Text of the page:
is talking about. This is the stuff movies are made of. Horror movies for that terrified young couple. All-new details tonight in the case police thought was a hoax. Tonight, profilers taking us inside his mind. And there's no apology from the police. And tonight, you'll see it all. The most complete play by play in what was said to be a trial run for another abduction down the road. Once again, Cecelia Vega. Reporter: Something scary and strange has happened in the quiet community of mare island in Vallejo, California. An old shipyard building town an hour north of San Francisco. But what exactly did happen? When Aaron Quinn calls police on the afternoon of that terrifying home invasion, he says more than ten hours have already passed since his girlfriend Denise was snatched by an intruder. So why the wait? I think the Vallejo police were quite suspicious from the start. Reporter: Henry lee is a reporter at the "San Francisco chronicle" who covered the case. This ordeal had happened in the predawn hours, yet he didn't come forward until later that afternoon. Reporter: Aaron is taken to the police station and consents to a blood test to determine what drugs he was given. He tells police whoever took Denise left behind their cell phones. Aaron says he's already received a message demanding a ransom, two payments of $8,500. $8,500 is quite a paltry sum, pretty small amount for a kidnap victim. And certainly the police were very suspicious of that amount from the very start. Reporter: Of course, when any woman vanishes, cops want to take a good look at the man in her life, but nothing in Aaron's or Denise's background screams trouble. He was just a very great kid. If there was a conflict, he'd be the person to kind of straighten it out. Never really saw him lose his temper. She has a lot of friends and everybody adores her. She's very well-liked. I don't know of anyone who does not like her. Reporter: But there are no other witnesses to the abduction and no obvious evidence of a break-in. And all that high-tech gadgetry? Former FBI profiler and ABC news consultant brad Garrett says real ransom kidnappings just don't look like this. When you listen to the front end of this case, and from my vantage point some very bizarre details. The tape over the goggles. I mean, it almost sounds like somebody had a movie script and they were Reading it. It was unbelievable. Aaron spent 17 hours with the police without an attorney and we started getting very worried about what was happening. Reporter: Things are getting testy, when Aaron agrees to submit to a polygraph administered with the help of the FBI. The police and the FBI were doing a very hard interview, as we call it. But unfortunately, he didn't like it and he decided to cut the interview off. He submitted to everything. He volunteered DNA samples. He did everything. They should've started thinking, and saying, "Okay, let's look -- let's forget about classifying this guy as a dirtbag. Let's start looking at him as a human being." Reporter: But to police, Aaron is looking less like a victim and more like a menacing mastermind. It was made very clear to us that he was the prime suspect but I didn't think he would be the only suspect. Reporter: And the next day they turn to the public for help. As of this moment Ms. Huskins' whereabouts are unknown and we are treating this matter as a kidnap for ransom. And anyone who has any information about her whereabouts are encouraged to contact the Vallejo police department immediately. Denise Huskins vanished from her boyfriend's home and has been kidnapped and is possibly being held for ransom. Who takes people for ransom these days? It just gives me the chills just thinking about it. It's just bizarre. It's kind of a scary thing. I've got a family, I've got young kids, I've got a wife. So it is kind of scary. Reporter: With the community on edge Vallejo police launch a massive search for the missing blonde 29-year-old. Tonight, Denise Huskins is still missing and police have no suspects. It's like a bad dream and I can't wake up, you know? Reporter: Denise's distraught father, who lives 400 miles south in Huntington Beach, California, sends a message to his daughter. Be strong like you always are 'cause you got -- the family's -- sorry. It's just unreal. It doesn't make any sense. Why would a guy sneak into the place in the middle of the night and take her? I just don't understand. Reporter: Police were saying the same thing, too. Something about the case wasn't adding up. Investigators bring Aaron back in for more grilling. They've questioned her boyfriend, they're continuing to question her boyfriend. Reporter: But this time, he brought his lawyer Daniel Russo along. At a certain point, I would look at Aaron and just go, how is this guy functioning? We don't have all of the facts in yet and that's what he's helping us do, to piece the puzzle together. Reporter: And another piece of this baffling puzzle was about to surface. The day after Denise goes missing, reporter Henry lee goes from covering the case to being cast as a main character in it when a mysterious e-mail shows up in his inbox. I'm standing outside the Vallejo house in the neighborhood where Aaron Quinn lives and in my e-mail I get an audio file as well as a message. The audio file has the voice of a woman. My name is Denise Huskins. I'm kidnapped, otherwise fine. Reporter: It's a proof of life recording and to confirm it's really her, Denise reveals personal details that only she would know. She shared details like the first concert she went to, she says, was a blink-182 concert. Reporter: And to prove she's actually alive and well it references a story in the news that day, the tragic plane crash in France. Earlier today there was a plane crash in the alps and 150 people died. You can hear what is her voice and she says, I'm okay, but it's to give them the impression that yes, this is really happening, and she's in trouble. Reporter: But instead of offering proof that Denise is still alive, it only raises more questions about her abduction. She gave a proof of life audio file that the kidnappers e-mailed to police in which she doesn't sound distressed at all. Reporter: That evening, another clue. While the cops had Aaron's phone, he received two calls from an unknown number. Police later able to track that number to a disposable phone purchased at target with the calls coming from somewhere in lake tahoe. But who was making these calls?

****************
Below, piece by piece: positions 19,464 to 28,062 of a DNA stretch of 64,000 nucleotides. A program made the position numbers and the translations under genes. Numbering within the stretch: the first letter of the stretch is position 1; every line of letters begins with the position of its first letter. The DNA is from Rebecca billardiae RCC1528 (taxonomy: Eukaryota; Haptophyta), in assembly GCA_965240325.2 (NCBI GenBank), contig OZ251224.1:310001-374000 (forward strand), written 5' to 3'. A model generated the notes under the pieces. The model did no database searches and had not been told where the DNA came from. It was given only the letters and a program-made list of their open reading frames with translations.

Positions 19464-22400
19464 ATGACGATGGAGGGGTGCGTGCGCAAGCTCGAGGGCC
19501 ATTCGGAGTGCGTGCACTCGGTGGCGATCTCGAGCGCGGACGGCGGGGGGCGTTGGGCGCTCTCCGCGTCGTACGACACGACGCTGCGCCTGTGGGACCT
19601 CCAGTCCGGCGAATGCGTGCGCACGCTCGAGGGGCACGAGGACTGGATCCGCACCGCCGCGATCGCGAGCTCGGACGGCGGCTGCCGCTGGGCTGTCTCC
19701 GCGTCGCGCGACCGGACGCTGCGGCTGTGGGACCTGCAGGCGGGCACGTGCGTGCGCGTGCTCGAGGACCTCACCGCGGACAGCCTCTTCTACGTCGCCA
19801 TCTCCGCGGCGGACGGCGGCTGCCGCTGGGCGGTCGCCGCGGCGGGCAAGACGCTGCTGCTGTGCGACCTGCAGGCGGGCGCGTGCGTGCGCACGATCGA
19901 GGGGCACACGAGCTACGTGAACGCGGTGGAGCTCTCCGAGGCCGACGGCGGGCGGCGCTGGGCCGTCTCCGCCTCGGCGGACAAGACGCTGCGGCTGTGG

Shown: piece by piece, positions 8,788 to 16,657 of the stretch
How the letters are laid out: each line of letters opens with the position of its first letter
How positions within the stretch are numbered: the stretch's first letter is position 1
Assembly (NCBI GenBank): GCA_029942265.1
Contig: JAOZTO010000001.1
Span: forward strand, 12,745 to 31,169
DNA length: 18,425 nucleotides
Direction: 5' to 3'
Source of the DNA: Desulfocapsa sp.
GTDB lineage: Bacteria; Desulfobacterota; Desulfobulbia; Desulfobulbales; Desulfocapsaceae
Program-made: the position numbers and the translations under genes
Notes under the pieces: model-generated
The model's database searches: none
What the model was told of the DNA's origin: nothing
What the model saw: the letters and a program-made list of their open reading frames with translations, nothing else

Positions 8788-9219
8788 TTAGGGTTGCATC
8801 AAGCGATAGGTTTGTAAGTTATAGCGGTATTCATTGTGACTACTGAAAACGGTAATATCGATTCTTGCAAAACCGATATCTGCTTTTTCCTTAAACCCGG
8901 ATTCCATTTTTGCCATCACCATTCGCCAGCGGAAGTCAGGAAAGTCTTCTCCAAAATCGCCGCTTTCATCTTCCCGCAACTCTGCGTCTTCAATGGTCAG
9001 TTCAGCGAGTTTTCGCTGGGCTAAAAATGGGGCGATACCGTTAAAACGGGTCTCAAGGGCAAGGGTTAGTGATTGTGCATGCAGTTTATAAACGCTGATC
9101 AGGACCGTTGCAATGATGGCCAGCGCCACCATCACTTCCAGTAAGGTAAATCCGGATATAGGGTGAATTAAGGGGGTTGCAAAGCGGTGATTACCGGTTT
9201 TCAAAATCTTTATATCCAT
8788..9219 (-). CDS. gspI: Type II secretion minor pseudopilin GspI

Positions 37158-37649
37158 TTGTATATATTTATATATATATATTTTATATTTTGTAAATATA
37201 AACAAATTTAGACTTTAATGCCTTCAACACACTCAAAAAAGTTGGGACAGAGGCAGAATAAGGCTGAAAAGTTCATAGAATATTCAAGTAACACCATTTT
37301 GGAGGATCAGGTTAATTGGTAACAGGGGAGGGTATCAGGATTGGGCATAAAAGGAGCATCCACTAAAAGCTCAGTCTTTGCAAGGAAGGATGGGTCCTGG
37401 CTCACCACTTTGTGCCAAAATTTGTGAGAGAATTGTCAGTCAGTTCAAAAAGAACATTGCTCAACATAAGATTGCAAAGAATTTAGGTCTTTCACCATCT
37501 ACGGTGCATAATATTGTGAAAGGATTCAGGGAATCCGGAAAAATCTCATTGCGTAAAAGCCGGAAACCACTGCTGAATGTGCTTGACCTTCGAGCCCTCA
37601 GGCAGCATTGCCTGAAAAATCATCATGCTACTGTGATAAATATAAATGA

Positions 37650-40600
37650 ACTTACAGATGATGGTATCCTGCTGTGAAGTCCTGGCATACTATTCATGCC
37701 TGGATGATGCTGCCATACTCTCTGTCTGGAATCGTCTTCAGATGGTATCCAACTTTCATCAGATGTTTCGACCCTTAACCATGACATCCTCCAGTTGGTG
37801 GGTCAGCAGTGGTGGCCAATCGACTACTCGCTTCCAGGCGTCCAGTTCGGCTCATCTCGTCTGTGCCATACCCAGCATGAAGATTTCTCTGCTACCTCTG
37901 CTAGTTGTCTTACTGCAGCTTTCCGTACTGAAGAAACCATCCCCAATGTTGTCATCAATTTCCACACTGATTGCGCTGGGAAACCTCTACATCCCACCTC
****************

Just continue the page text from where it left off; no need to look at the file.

This transcript has been automatically generated and may not be 100% accurate.